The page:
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  #301  
Old Posted Nov 2, 2018, 6:01 AM
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These are not new projects but a locally well-known person who did great heritage restoration projects, Hal Forbes, passed away a little while ago. Noticed in Nova Scotia posted a few examples of his work. These are what you might call creative restorations; they are examples of reconstructing ornamentation that similar buildings might have had at one time.







I love these buildings and wish every old rowhouse covered in vinyl siding in North End Halifax could get this sort of treatment (or maybe 3/4 of them, with 1/4 getting modern overhauls).

This old building that used to be tucked under the Macdonald bridge was also mentioned. Look at how great it was:



It was actually a strange shape and was in this state back in the 60's or 70's:



The full post is here: https://halifaxbloggers.ca/noticedin...not-forgotten/
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  #302  
Old Posted Nov 2, 2018, 12:31 PM
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That Halifax 'Tramway Building' looks very modern for 1916.

(Just to make sure my comment is not misinterpreted - I mean that as a compliment; it's therefore more architecturally interesting than the average 1916 commercial building. Some of Chicago's early skyscrapers also stood out for being really ahead of their time, that's what it reminds me of, a bit. I certainly don't mean I think the datation can't be correct.)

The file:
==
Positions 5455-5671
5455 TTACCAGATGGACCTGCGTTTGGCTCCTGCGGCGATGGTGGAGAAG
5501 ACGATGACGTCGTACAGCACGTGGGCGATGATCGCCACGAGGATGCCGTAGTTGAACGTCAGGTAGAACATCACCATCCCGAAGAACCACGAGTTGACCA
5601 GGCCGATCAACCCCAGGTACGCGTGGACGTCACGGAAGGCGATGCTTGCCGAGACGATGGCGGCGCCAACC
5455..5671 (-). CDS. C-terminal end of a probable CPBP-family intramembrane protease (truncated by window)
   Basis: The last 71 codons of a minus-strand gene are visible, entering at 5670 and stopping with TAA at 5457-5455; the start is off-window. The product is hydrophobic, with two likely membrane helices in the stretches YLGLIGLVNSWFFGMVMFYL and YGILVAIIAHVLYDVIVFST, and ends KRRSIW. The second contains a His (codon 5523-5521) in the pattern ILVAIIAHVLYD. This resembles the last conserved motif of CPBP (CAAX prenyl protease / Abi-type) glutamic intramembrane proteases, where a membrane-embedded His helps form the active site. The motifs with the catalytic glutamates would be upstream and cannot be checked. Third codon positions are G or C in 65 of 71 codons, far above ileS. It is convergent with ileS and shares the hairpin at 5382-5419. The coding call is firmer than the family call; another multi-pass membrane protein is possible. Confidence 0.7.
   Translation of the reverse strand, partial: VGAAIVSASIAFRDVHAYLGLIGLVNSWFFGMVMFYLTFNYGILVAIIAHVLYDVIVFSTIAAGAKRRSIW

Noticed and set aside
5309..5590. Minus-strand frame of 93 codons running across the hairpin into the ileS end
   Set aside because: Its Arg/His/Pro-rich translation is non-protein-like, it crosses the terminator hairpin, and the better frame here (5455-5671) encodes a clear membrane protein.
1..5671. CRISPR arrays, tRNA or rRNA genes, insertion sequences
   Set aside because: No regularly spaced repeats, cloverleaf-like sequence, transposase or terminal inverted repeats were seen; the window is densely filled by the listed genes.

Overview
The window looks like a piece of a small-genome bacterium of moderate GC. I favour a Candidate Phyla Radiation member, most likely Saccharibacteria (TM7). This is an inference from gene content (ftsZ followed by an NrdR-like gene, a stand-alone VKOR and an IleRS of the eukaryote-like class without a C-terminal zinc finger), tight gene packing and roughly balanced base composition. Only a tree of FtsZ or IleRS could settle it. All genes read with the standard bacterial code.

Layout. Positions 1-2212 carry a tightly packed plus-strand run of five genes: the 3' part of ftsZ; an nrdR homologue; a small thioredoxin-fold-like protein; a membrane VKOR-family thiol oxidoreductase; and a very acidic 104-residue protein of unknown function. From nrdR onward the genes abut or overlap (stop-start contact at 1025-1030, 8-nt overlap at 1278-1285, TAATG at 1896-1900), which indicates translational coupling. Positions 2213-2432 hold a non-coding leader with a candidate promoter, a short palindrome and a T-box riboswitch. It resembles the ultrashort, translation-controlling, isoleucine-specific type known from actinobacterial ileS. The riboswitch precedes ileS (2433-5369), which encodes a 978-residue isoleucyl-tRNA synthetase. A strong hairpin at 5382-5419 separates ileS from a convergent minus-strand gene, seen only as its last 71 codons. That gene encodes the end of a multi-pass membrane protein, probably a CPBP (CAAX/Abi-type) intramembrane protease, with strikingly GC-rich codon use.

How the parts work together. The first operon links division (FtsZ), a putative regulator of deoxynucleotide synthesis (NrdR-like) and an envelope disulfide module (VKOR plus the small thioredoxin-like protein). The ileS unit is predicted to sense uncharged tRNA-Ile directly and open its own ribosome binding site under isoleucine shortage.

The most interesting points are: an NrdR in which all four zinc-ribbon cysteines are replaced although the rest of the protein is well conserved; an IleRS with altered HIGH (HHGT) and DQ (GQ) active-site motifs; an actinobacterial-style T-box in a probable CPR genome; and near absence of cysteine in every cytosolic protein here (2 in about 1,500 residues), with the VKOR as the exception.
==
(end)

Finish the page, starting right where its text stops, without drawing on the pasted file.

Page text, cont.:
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  #303  
Old Posted Nov 2, 2018, 4:02 PM
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Yes, it's a great little building. I think it is undervalued somewhat because concrete construction became so popular by the 1960's, but in the 1910's it would have been cutting edge modern. It has not been well-maintained over the years either; it has ugly storefronts and lost portions of detailing. There is another exposed concrete building downtown from around 1900 and that one might be the first of its kind in Canada.

Halifax is packed with gems like this that were standouts in their day. It had some great architects like Andrew Cobb during the ~1900-1940 period, and before them there were generations of Scottish stonemasons that migrated to the city and built amazing stuff. If you want to see the origins of this have a look at Glasgow in streetview.
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  #304  
Old Posted Nov 2, 2018, 4:33 PM
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The Chicago style had a brief but substantial impact here and Barrington Street in particular still reflects that.

Halifax has really benefited over the years by having its own architecture school.
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  #305  
Old Posted Nov 19, 2018, 8:30 PM
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For interest's sake, here's a photo previously posted in the Halifax section.

Date is approx 1957, and you can see the Tramway Bldg. in the background, showing some of the detail that has been lost over the years.



Source